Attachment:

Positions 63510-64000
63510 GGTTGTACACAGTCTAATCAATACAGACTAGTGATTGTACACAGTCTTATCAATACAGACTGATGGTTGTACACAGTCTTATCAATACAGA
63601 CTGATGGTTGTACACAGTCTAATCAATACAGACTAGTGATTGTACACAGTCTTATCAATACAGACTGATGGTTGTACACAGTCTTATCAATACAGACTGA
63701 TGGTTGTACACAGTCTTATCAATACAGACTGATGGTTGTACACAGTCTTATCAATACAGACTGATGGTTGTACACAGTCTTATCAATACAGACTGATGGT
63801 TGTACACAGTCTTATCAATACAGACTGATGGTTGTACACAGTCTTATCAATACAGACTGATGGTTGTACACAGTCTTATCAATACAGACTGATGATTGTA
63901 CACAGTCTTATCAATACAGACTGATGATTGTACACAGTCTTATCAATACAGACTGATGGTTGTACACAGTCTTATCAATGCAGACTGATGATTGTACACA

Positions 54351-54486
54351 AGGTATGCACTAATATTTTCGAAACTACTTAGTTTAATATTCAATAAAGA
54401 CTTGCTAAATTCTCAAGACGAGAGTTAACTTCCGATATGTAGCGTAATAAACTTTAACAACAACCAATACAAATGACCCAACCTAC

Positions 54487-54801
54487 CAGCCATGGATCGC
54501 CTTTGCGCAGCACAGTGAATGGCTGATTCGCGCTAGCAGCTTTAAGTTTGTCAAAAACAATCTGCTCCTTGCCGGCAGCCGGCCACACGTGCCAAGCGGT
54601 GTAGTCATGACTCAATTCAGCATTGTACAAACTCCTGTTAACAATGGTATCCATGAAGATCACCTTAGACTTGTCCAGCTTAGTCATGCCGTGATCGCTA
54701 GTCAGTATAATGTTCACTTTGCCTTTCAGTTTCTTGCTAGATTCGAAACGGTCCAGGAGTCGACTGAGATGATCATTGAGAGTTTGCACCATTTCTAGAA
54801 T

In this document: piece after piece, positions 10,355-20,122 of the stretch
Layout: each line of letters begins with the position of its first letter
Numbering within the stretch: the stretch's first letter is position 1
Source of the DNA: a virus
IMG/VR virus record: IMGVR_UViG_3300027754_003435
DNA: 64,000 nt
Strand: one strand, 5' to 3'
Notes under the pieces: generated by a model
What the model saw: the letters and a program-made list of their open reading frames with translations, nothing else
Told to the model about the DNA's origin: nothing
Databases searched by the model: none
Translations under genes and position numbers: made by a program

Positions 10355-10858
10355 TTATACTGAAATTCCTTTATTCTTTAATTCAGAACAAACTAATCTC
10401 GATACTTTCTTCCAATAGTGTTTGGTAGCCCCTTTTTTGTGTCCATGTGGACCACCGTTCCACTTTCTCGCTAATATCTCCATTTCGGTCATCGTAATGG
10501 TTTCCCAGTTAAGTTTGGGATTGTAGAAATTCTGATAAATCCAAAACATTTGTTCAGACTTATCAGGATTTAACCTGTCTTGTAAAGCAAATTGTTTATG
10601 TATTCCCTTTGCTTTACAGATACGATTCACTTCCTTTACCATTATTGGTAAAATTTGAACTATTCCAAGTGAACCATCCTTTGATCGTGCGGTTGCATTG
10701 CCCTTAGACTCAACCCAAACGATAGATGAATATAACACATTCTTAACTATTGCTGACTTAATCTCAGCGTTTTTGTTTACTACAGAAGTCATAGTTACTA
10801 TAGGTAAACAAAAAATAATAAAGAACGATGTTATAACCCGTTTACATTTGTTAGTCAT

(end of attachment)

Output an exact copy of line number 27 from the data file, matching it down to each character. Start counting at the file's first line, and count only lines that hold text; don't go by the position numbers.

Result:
Translations under genes and position numbers: made by a program